Conservative factions jockey ahead of March vote
The storming of the British embassy highlights an ever-deepening rift between Iran's conservative political factions, with infighting becoming increasingly combative in the run-up to Iran's March 2012 parliamentary elections.
Ahmadinejad's administration is expected to face strong competition from conservatives – including former political allies – vying for parliamentary seats. As the elections approach, key political players are likely to capitalize on the nationalistic sentiments that sparked the anti-British protests, in an effort to gain favor from conservative voters.
It is still unclear which faction within Iran's political elite may have orchestrated the protests and subsequent attacks on the British embassy compounds. Iran's foreign ministry was quick to criticize and express regret for the attack on the British embassy, calling it “unacceptable,” while many traditional conservatives, including speaker of parliament Ali Larijani, lauded the protesters' storming of the British embassy, calling the act a “normal” reaction to years of anti-Iranian British policies.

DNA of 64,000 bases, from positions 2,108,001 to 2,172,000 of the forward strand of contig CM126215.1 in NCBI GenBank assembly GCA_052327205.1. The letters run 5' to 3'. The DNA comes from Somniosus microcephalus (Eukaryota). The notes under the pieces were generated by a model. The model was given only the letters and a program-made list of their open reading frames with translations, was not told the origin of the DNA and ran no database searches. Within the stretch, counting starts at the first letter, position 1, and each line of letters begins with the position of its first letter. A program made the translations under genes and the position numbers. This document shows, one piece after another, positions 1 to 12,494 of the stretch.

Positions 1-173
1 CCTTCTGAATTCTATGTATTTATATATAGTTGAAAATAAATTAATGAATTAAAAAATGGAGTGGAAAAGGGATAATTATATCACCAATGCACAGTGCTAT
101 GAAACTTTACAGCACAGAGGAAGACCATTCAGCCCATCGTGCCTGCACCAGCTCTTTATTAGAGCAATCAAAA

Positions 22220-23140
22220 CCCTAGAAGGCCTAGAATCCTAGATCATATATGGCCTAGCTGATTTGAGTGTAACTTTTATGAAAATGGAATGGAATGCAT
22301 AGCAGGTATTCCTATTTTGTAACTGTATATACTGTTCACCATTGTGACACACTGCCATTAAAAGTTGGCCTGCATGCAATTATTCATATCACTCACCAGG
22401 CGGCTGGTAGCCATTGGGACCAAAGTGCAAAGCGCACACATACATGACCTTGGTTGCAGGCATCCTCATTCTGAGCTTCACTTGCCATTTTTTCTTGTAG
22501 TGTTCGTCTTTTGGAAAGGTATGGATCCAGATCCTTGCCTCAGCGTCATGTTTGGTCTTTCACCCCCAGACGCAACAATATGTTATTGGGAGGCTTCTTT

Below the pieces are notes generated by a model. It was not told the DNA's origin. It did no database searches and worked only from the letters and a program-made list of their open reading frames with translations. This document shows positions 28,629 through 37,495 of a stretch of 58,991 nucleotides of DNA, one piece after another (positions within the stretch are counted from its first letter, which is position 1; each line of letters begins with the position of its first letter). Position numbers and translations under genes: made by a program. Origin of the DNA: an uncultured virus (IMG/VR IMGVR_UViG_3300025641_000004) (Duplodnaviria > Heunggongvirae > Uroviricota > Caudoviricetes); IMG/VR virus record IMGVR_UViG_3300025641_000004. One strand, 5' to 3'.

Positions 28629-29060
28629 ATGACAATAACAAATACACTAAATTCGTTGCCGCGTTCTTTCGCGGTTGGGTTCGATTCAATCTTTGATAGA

At the same time, the state IRNA-news agency, whose chief is a close ally of Ahmadinejad, provided ample media coverage of the attacks, while state Islamic Republic of Iran Broadcasting, which is controlled by the office of Supreme Leader Ayatollah Ali Khamenei, downplayed them.